ASIC Industry a Disgrace

The ASIC industry is a disgraceful business which, if measured by the standards applied to other industries, deserves to have been killed off long ago.

This is not the view of a rabid FPGA guy, but of a CEO of an ASIC company. “If the ASIC industry was the aircraft industry, it would be shut down”, says Naveed Sherwani, president and CEO of Open-Silicon, which will take over an ASAIC design at any stage and see it through to completion. Sherwani started trying to get the ASIC business to smarten up its act ten years ago, when he headed up Intel’s ASIC business. With the experience gained there, he went off and founded Open-Silicon. “The ASIC industry has got to understand that the world has moved on. We no longer live in a world of R&D doing complicated experiments”, says Sherwani. ASIC pricing is a scandal with vendors charging up to nine times the chip cost and typically charging 2.5 to 7 times the chip cost, according to Sherwani. Delivery performance is awful, with only 20 per cent of designs getting delivered on time, according to Sherwani. Reliability is lousy with only 74 per cent of chips working first time. “If you look at the ridiculous cost, the extreme unpredictability, and the extreme unreliability, ASIC vendors did everything they could to kill the business. The numbers are shameful, really shameful”, says Sherwani. So why the hair shirt? Is he doing penance for past sins? No, actually. Sherwani’s pointing up the industry’s dreadful record all the better to brag that Open-Silicon gets 94 of its designs right first time; has an 88 per cent record for delivering on-time and charges only 1.2 to 1.4 times the chip cost. Pity really. In the modern craze for apologizing for the sins of the past, like the Slave Trade, the Amritsar Massacre and Bloody Sunday, it would have been welcome to many benighted OEMs to see a chip industry boss apologizing for screwing up his customers’ plans by late delivery and non-working chips. But maybe we’ll have to wait another 100 years to see that happen.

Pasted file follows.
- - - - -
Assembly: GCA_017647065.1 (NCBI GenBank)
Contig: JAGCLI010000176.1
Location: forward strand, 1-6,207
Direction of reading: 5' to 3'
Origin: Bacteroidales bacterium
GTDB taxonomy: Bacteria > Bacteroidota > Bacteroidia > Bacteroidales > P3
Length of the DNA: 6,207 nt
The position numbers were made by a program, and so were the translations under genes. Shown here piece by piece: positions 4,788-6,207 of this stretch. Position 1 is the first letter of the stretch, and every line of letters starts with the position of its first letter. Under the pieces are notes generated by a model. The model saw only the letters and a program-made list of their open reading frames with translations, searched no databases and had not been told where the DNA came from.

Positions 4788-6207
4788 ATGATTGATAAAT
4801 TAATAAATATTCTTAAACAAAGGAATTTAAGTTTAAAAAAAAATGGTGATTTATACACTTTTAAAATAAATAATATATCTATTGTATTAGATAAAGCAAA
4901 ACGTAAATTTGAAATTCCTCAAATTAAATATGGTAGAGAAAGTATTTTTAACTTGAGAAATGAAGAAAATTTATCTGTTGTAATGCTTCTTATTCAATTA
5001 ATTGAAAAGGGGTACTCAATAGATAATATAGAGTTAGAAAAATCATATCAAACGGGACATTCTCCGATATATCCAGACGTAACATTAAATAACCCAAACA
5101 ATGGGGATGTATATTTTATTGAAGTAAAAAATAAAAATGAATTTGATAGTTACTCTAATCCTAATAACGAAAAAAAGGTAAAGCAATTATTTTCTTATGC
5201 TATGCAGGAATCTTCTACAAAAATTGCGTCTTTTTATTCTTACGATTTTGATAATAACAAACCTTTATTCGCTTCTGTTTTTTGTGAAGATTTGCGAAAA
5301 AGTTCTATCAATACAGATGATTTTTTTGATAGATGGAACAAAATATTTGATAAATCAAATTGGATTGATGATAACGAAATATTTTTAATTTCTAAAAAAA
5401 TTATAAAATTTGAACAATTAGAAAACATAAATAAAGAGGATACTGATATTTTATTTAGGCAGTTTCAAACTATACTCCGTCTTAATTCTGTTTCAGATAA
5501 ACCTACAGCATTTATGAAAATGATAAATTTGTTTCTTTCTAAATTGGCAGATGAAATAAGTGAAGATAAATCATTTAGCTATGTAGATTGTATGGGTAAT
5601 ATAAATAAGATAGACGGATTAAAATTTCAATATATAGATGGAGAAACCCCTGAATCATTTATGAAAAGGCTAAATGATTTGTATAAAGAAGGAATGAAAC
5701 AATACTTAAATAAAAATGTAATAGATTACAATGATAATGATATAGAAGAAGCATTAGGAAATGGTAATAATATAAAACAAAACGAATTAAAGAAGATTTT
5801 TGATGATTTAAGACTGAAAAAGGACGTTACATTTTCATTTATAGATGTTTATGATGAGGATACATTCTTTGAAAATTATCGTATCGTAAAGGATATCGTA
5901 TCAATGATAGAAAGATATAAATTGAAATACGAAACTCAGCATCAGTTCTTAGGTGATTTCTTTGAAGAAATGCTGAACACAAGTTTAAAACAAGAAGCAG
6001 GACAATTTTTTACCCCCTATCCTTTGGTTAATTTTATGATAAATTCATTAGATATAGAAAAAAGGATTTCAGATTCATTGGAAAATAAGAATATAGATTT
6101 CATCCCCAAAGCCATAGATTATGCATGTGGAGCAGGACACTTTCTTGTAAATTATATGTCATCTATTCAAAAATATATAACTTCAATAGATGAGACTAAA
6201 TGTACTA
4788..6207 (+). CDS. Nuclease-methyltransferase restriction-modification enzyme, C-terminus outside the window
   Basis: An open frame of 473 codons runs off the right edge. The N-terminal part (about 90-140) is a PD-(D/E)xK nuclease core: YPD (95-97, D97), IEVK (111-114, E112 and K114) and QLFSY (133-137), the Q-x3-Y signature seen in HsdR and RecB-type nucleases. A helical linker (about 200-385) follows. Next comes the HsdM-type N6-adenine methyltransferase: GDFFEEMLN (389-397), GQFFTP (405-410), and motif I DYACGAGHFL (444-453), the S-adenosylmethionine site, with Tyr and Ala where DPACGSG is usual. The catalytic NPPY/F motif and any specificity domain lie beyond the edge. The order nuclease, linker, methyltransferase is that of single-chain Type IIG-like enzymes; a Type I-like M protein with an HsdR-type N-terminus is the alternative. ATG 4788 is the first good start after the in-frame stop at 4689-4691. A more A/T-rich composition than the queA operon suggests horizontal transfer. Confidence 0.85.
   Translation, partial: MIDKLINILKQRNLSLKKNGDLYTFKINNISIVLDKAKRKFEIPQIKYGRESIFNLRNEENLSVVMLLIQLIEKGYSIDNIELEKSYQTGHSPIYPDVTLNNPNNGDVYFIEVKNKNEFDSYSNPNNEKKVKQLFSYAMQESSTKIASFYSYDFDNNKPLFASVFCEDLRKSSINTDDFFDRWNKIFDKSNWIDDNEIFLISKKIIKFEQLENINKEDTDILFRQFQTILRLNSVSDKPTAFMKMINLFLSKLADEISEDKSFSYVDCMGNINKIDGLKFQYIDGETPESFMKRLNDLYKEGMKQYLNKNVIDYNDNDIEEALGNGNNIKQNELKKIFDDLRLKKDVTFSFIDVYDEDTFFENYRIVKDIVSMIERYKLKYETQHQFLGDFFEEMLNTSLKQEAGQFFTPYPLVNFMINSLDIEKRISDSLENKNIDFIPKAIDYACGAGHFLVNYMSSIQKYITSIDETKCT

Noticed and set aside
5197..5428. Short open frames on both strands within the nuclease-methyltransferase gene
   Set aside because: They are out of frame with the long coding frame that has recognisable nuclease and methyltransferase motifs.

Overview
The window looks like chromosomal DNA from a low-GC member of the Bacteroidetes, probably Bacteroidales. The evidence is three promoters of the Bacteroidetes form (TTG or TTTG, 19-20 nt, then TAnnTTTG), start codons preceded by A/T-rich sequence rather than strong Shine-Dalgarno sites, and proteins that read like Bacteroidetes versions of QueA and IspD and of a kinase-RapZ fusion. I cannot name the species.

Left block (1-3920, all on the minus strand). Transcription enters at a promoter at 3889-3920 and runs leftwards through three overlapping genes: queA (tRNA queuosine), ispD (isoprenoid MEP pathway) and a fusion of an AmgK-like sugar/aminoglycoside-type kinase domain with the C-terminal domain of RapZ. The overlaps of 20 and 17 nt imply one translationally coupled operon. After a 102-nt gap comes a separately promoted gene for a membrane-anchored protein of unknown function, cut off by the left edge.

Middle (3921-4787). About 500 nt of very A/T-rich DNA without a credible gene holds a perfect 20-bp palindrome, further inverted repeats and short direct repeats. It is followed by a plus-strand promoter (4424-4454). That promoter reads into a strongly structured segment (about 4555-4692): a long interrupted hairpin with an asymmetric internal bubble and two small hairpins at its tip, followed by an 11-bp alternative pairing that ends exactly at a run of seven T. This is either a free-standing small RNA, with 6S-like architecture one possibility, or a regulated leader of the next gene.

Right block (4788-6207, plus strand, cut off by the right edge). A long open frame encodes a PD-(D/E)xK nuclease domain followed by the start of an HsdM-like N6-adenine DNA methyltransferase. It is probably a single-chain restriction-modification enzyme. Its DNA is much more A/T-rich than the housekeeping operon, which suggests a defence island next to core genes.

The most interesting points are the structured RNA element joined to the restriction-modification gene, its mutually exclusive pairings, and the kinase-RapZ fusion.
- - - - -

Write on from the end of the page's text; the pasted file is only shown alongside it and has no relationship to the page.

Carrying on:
Tags: bloody sunday, disgrace, right first time, slave trade, unpredictability

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3 Comments

  1. saigovinda
    June 30, 2011 08:54

    The article is of great importance to the customers.Sitting in a software seat and not realising the background on which your software work is disgrace of your work.Everything could be of great importance when you feel it is near to you.

  2. david manners
    December 26, 2007 18:30

    The piece quite clearly says it is stating the views of the CEO of Open-Silicon, Naveed Sherwani.
    To my mind it is interesting to hear a CEO slag off his own industry, especially one with a lot of experience of it. That’s why I posted the blog.
    Now, Sherwani gets a good scorecard on his ASIC results because he chooses which designs he takes on quite carefully – i.e. not too many gates, not too aggressive a process, the use of tried and tested IP.
    I would have thought that you, as a software engineer working on a new project, and presumably seeing a re-spin as a fairly disastrous outcome, would be glad to hear about a guy who is concerned about making ASIC development as predictable a process as possible.
    Anyway it interested me, which is why I wrote it, and absolutely not for any personal gain.

  3. Donny Viszneki
    December 26, 2007 01:52

    I’m a software engineer working with some colleagues on getting see a new electronic product out of the design phase. I came across this page via Google in a quest for contemporary wisdom on ASICs. Everything you say here sounds very valid, but FYI: This article reads like it has been bought and paid for by a company named Open-Silicon. In truth I doubt that’s the case, but come on, do you really think this is a useful article? Do a little research and have something useful to say when you write a post for your blog.

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